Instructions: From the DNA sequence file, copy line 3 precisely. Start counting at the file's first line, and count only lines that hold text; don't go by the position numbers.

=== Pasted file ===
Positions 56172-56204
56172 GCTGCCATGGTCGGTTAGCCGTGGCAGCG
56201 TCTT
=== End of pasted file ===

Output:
56201 TCTT